Monica Toft Comments on Trump-Putin Summit

President Donald Trump characterized his bilateral meeting with President Vladimir Putin as a first step toward building “friendship cooperation and peace” between the United States and Russia.

Accomplishing that goal may be even more difficult following a joint press conference that drew widespread condemnation and concern from current and former U.S. government officials and career Russia-watchers.

The president did not address Russia’s illegal annexation of Crimea in 2014 or any of its provocative military or cyber actions towards the U.S. and its European allies which were the basis for the current economic sanctions regime against Russia.

“Trump allowed Putin to paper over the core issues,” said Monica Duffy Toft, director of the Center for Strategic Studies at Tuft University’s Fletcher School. Instead of holding Russia responsible for the annexation of Crimea, threatening European security and meddling in the U.S. election, Trump made a “moral equivalency” argument, pitting the blame on the previous Obama administration.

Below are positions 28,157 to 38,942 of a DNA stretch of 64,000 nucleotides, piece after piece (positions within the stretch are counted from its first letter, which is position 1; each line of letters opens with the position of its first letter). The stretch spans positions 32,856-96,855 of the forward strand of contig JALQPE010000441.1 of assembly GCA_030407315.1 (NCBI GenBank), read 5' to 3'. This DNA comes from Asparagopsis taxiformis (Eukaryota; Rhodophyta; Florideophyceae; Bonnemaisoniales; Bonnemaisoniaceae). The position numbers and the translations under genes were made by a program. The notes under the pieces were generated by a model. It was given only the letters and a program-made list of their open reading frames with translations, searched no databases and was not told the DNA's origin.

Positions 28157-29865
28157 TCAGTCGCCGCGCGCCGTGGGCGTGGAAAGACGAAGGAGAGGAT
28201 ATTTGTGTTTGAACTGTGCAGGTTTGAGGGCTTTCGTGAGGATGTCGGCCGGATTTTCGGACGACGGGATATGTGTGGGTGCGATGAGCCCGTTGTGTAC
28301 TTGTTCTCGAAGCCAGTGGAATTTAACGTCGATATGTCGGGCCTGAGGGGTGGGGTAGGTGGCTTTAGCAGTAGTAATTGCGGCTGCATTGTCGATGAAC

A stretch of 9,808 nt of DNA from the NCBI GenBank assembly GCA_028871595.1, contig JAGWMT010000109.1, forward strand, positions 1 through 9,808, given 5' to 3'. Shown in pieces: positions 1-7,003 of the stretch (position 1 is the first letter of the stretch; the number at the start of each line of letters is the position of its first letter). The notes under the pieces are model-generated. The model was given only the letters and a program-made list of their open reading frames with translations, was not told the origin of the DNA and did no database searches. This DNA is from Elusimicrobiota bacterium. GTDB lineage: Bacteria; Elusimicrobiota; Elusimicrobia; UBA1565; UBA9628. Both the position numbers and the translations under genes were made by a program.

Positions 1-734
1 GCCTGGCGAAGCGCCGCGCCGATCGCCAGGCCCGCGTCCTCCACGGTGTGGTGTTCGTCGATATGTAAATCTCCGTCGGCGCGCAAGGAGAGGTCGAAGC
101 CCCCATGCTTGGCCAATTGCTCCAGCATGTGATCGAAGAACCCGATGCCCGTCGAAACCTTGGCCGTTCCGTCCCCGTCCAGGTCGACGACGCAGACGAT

“Russia’s basically been given a green light that at least the executive branch is not going to hold the Russian administration accountable,” she noted.

Much of the president’s focus was on answering questions about Russian election interference and the findings of the U.S. intelligence community, which he conflated with allegations of collusion between his campaign and the Russian government.

Putin dismissed as “utter nonsense” the allegations that he has compromising material on President Trump. He also downplayed allegations of Russian election interference and collusion with the Trump campaign, though he acknowledged preferring Trump as a candidate, “because he talked about bringing the U.S.-Russia relationship back to normal.”


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